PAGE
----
Tissue resident macrophages occupy 5-10% of the cell component of tissues and play important roles in the removal of dead cells and cytokine production during disease processes. Tissue macrophages are highly heterogeneous and exhibit plasticity. Inflammatory tissues with higher pro-inflammatory cytokines will induce macrophages to their M1 phenotype, while in an anti-inflammatory environment with higher levels of growth factors and anti-inflammatory cytokines, conversion to the M2 phenotype is favoured. My research aims to determine how the tissue environment modulates this macrophage phenotype transition and how these macrophages contribute to the outcome of human diseases, including candidosis, tumour development, neuron degeneration and tissue repair.Vaccines are effective tools in preparing the host immune system for protection against pathogen invasion. Cytokines also play a key role during vaccination. T cell development in a certain cytokine environment determines the types of immunity,i.e.cellular or humoral immunity. Many failures of vaccination result from the stimulation of the wrong type immune responses. Cell mediated immunity is absolutely critical for the success of some vaccination. Currently I am working on developing a vaccination process that combines cytokines with physical stimulation, nanoparticle and microneedle delivery system. The novel protocol and device for vaccination should be highly benefitial in promoting human health.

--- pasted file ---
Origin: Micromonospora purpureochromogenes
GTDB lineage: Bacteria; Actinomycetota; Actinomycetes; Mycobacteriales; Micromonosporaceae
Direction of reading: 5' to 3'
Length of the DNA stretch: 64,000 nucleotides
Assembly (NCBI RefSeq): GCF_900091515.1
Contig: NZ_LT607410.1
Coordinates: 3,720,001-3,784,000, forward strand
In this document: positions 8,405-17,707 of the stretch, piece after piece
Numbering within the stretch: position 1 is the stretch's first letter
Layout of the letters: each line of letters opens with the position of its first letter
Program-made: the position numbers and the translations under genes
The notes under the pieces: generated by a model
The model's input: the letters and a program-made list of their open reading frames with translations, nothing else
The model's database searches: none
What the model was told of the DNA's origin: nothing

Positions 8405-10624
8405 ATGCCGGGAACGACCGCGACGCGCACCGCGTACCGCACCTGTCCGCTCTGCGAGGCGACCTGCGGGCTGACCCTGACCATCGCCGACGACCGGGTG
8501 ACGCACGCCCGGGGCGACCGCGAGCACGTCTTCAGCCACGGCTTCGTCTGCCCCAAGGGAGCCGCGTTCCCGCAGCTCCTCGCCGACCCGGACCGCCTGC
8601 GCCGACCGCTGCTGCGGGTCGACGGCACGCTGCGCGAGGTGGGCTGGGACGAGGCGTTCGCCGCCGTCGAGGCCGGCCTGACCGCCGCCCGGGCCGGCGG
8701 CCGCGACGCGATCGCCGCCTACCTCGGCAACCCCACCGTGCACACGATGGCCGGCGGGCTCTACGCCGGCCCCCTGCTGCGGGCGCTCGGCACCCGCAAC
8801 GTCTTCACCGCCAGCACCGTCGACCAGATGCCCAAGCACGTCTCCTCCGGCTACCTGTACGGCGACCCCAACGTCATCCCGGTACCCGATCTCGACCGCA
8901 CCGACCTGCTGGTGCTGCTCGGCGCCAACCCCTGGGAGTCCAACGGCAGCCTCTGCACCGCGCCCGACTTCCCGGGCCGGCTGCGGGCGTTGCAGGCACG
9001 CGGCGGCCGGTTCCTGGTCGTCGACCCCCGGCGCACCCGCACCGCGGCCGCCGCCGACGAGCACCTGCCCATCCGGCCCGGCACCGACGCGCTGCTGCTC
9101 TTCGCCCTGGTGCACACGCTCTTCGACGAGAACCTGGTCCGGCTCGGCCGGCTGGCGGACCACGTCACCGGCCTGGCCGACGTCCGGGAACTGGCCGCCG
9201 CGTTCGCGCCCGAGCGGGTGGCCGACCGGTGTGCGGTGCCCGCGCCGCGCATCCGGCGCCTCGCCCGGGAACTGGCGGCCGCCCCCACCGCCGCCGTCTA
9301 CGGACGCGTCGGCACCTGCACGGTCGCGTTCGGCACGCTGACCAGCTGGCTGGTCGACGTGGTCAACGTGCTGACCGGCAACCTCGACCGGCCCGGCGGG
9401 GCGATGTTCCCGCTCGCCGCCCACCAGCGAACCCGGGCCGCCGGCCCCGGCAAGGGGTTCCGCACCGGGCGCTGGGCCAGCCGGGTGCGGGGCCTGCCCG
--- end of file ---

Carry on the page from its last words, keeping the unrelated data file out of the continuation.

Current Projects


Studying the role of novel cytokines, IL-35, in the regulation of host immune response against tumour and yeast infection.

Studying the role of novel cytokine IL-35 in atheroscerosis.